Perinatal Stroke With No Obvious Cause
To the Editor:
In the population-based study from Estonia on the epidemiological characteristics of perinatal stroke,1 the authors analyzed the clinical data of 38 affected patients. Previously identified risk factors for perinatal stroke occurred only in 32% of cases. Neonatal pneumothorax not included into the list of risk factors might result in this serious cerebral event.
We were the first who demonstrated the origin of cerebral arterial air embolization in neonates with pneumothorax.2,3 In the cited article1 58% of the affected newborns had respiratory problems, and 5 were intubated and needed artificial ventilation. Pneumothorax is the most common complication occurring in 30% to 50% of those infants who require mechanical ventilation.4
Moreover, neonatal pneumothorax remains frequently silent, clinically. Because only macroscopic bubbles are identifiable by cranial radiology5 performed in the affected neonates, we may suppose that some of them might have cerebral arterial air embolization leading to stroke, originating from their respiratory complications.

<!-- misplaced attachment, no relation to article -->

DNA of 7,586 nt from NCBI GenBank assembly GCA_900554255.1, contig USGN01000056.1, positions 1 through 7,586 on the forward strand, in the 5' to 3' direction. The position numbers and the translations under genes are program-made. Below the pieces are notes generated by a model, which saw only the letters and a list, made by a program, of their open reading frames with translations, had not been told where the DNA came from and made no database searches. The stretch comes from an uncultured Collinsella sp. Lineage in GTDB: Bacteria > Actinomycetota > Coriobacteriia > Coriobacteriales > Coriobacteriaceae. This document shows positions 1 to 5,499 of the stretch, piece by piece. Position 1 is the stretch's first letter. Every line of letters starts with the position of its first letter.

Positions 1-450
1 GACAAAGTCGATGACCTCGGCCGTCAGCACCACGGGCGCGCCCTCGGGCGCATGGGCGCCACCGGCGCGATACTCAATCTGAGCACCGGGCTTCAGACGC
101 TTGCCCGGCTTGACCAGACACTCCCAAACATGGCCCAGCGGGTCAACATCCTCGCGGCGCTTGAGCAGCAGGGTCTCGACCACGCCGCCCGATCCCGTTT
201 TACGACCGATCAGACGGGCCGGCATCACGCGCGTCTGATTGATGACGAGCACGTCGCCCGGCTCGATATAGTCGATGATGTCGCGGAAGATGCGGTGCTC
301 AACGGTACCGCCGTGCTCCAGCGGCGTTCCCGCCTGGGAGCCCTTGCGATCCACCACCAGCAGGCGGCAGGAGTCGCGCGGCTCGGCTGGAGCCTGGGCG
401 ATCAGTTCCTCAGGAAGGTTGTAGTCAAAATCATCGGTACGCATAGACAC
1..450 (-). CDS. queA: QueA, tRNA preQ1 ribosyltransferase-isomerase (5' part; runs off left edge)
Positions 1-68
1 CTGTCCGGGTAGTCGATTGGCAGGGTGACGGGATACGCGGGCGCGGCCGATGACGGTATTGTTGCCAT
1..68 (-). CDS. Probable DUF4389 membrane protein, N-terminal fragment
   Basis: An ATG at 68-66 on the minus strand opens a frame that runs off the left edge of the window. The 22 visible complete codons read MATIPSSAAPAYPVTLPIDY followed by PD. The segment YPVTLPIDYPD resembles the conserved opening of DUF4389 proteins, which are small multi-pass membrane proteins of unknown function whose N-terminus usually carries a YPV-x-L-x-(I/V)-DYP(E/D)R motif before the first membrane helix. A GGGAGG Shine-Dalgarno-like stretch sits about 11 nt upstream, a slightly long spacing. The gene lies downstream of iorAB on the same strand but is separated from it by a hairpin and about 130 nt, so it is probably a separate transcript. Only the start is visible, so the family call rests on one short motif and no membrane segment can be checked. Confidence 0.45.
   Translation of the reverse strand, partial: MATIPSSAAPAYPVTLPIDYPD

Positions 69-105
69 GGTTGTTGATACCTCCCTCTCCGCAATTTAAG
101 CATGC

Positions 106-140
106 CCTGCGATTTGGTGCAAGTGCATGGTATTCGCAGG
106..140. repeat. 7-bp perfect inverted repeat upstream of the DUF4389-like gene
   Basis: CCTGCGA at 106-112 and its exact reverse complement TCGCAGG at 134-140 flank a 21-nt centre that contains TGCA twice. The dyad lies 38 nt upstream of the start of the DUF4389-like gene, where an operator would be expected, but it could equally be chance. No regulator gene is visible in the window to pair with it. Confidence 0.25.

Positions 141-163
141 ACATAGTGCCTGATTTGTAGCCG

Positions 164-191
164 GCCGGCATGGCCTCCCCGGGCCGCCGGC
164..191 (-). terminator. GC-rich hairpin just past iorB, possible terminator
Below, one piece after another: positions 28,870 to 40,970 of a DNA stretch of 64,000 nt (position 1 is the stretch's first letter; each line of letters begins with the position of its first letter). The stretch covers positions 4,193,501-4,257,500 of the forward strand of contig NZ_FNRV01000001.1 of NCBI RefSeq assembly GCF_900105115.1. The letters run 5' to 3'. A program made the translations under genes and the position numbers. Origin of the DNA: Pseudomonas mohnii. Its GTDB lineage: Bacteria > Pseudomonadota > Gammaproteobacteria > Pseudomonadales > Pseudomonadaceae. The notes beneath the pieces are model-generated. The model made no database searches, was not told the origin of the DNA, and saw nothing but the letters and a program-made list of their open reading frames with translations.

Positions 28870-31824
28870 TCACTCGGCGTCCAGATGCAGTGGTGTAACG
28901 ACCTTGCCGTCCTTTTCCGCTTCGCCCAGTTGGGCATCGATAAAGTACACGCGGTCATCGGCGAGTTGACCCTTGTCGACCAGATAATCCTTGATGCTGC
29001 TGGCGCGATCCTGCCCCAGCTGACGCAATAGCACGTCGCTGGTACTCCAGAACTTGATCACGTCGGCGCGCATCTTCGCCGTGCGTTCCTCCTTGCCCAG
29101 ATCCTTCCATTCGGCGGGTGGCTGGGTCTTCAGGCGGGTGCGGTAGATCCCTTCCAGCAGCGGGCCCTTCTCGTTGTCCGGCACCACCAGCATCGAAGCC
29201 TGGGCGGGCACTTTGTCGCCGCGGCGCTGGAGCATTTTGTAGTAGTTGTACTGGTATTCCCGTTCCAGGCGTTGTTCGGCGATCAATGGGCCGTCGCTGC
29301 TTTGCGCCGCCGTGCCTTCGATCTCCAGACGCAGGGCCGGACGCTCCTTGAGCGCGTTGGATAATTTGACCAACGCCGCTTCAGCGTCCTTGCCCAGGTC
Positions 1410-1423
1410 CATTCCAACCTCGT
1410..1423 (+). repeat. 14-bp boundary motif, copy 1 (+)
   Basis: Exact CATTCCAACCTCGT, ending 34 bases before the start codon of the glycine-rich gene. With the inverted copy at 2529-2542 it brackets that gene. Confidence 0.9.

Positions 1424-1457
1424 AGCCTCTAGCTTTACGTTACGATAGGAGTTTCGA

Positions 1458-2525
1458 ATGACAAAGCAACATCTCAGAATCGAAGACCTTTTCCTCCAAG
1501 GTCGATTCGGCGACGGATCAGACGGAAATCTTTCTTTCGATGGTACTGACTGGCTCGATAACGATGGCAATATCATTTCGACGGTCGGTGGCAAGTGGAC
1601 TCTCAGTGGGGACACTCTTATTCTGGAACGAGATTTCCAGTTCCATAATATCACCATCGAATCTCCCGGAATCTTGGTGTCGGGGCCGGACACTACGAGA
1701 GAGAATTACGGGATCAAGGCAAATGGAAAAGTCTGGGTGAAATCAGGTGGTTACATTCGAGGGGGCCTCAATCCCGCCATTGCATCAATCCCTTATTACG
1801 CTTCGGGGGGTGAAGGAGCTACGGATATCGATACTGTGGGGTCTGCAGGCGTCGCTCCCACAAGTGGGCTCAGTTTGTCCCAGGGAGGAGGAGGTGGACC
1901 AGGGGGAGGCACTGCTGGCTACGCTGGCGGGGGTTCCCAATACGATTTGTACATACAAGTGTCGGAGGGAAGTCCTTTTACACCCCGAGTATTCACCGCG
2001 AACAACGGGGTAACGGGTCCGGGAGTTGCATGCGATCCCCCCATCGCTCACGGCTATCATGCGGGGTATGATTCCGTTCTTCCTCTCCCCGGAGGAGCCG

Laugessaar R, Kolk A, Tomberg T, Metsvaht T, Lintrop M, Varendi H, Tavlik T. Acutely and retrospectively diagnosed perinatal stroke: a population–based study. Stroke. 2007; 38: 2234–2240.
Temesvári P, Kovács J, Rácz K. Cerebral arterial air embolism in experimental neonatal pneumothorax. Arch Dis Child. 1989, 64: 178.
Textbook of Neonatology. Roberton NRC, ed. London: Churchill Livingstone; 1992: 450.
Menéndez-González M, Oliva-Nacarino P, Alvarez-Cofino A. Cerebral gas embolism caused by pleural fibrinolytic treatment. Stroke. 2007, 38: 2602–2604.